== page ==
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AASA | 26 January 2014

Arab American Studies Association (AASA) Supports ASA academic boycott of Israel

Dr. Curtis Marez and the Executive Committee of American Studies Association

American Studies Association

1120 19th St. NW

Suite 301

Washington DC 20003


Dear Dr. Marez and the Executive Committee of American Studies Association,


The Arab American Studies Association (AASA) wishes to thank the American Studies Association (ASA) for its endorsement of the call from Palestinian civil society for a boycott of Israeli academic institutions. 


As a scholarly organization committed to the study of Arabs in diaspora, including in the United States and North America, the AASA is committed to upholding freedom of expression and recognizes that the ASA's endorsement of a boycott of Israeli institutions does not --and should not-- prevent individual Israelis from participating in academic collaborations with academics in the United States. Rather, it is a response to discriminatory practices against Palestinian and Arab students and academics by Israeli institutions. Thus, the AASA regards the American Studies Association’s endorsement as a commitment to expanding the possibilities of academic freedom and to breaking the silence in American academia on Israeli institutional violations of Palestinian and Arab rights to free movement, education, and expression through continued occupation, settler colonialism, and apartheid.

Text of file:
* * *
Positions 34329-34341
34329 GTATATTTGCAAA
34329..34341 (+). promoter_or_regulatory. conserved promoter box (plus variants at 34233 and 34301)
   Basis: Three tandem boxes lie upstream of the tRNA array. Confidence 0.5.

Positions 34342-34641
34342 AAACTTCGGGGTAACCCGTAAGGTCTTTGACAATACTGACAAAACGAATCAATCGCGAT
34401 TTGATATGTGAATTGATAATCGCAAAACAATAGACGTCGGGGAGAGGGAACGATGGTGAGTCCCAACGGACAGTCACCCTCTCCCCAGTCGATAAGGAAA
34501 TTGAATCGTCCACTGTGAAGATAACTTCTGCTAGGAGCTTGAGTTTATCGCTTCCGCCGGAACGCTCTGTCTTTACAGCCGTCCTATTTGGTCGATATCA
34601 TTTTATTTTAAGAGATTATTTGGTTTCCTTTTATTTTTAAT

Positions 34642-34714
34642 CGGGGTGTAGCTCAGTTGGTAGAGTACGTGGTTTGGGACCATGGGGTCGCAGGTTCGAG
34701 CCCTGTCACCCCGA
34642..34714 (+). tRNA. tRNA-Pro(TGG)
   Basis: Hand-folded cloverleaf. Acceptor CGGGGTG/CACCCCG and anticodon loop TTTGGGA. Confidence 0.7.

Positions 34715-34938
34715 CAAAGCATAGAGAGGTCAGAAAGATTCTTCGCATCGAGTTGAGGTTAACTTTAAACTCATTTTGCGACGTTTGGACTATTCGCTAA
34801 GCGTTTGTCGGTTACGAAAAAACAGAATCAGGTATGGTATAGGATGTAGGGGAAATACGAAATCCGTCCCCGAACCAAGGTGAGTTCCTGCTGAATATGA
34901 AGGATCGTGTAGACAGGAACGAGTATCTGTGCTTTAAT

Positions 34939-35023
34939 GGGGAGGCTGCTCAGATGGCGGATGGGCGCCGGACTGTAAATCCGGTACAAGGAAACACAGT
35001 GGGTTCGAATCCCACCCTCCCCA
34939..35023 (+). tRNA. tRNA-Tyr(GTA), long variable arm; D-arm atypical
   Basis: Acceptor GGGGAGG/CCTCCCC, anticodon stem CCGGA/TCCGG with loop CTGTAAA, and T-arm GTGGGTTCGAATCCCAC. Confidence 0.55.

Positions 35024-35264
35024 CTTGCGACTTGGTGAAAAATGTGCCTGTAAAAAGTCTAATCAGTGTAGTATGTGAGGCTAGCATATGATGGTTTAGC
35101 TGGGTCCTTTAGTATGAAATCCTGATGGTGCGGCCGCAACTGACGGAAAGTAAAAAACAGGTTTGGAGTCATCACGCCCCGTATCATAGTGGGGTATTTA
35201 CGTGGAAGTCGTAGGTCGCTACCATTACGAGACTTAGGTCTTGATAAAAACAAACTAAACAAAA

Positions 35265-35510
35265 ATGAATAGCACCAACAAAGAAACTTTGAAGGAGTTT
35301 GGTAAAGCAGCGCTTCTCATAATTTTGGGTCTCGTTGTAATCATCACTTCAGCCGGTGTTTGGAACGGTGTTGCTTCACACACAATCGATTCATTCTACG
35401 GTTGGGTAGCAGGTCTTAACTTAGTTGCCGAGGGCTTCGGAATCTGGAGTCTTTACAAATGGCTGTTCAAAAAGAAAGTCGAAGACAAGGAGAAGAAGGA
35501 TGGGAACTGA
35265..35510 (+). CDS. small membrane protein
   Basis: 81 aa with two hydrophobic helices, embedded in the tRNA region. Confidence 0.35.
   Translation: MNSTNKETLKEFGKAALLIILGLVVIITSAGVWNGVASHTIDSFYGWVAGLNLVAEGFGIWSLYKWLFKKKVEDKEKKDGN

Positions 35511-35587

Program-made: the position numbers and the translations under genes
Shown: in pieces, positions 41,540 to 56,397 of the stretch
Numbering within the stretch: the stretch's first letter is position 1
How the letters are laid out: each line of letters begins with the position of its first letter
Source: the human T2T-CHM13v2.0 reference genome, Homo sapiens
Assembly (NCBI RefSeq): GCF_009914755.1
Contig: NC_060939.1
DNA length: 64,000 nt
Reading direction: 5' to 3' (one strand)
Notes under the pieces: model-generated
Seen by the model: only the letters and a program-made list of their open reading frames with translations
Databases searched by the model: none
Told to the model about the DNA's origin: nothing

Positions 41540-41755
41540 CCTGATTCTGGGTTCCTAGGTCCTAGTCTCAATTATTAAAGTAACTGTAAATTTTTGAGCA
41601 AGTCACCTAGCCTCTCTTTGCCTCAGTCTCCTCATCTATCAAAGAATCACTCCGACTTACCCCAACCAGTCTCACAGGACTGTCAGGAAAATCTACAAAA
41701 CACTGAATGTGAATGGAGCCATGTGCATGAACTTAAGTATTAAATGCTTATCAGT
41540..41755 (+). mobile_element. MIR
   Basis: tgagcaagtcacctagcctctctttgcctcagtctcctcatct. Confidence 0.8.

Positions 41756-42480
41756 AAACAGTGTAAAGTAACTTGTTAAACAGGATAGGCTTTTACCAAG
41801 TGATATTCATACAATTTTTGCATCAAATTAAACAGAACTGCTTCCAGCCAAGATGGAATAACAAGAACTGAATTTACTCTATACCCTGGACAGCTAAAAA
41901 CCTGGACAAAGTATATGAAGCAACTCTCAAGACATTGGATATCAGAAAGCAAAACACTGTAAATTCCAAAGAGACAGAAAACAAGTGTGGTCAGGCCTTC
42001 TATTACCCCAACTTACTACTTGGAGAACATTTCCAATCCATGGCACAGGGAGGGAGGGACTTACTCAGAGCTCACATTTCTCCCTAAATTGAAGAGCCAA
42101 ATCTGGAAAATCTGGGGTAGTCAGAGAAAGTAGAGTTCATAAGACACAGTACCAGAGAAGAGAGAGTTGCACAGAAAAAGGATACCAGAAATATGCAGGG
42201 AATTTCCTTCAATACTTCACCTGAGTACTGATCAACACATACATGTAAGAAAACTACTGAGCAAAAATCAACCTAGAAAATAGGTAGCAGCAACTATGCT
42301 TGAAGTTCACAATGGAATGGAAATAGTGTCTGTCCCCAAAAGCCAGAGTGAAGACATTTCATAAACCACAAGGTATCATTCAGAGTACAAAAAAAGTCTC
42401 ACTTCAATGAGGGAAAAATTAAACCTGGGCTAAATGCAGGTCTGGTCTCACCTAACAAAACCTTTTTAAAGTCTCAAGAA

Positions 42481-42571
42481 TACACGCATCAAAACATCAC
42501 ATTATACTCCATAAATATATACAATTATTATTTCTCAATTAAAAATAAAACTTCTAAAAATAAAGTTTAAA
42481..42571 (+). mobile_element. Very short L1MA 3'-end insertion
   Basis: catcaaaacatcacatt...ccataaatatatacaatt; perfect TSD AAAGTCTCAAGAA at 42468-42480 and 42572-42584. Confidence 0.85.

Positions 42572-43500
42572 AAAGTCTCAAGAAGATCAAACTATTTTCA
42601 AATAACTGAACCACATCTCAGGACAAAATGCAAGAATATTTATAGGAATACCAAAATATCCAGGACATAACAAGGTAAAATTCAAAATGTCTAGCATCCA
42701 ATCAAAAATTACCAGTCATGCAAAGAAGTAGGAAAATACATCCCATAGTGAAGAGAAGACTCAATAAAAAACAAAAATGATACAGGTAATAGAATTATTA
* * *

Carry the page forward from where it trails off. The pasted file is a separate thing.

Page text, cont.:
For decades, the field of Arab American Studies has interrogated the ways in which unqualified U.S. support for the Israeli state shapes the racialized and gendered treatment of Arabs and Arab Americans within the corporate media and everyday life. Yet all too often in the United States, when scholars critically address Israeli state practices and their impact on Arab and Arab American lives, those scholars are met with efforts to silence and limit critical dialogue. Many Arab American studies scholars have had course content scrutinized by university administrators or by student groups committed to closing down open discussion on Israeli human rights violations.  Arab American Studies scholars have served as mentors to graduate and undergraduate students who have been denied entry to Israel based solely on their Arab heritage or unjustly targeted on their college campuses for expressing critiques of the Israeli state. Such efforts deeply impact academic careers and the possibility for open academic debate on campuses in the United States. For too long, these courageous scholars and students faced these challenges on their own. This is the historical significance of ASA’s breaking the silence. 


As an association that is committed to the free and open debate of ideas about Arabs in the Middle East, the United States and the diaspora, the AASA welcomes the discussion that the ASA has opened up about the role that Israeli universities play in denying Palestinians and Arabs access to education, scholarship and teaching opportunities. The American Studies Association’s stance also coincides with the growing participation of Arab American Studies scholars in American Studies and we are enthusiastic about these new conversations and possibilities.


In all, we fully support the ASA Board and membership in its historic decision.


Sincerely yours,


The Arab American Studies Association

Posted on 29-01-2014

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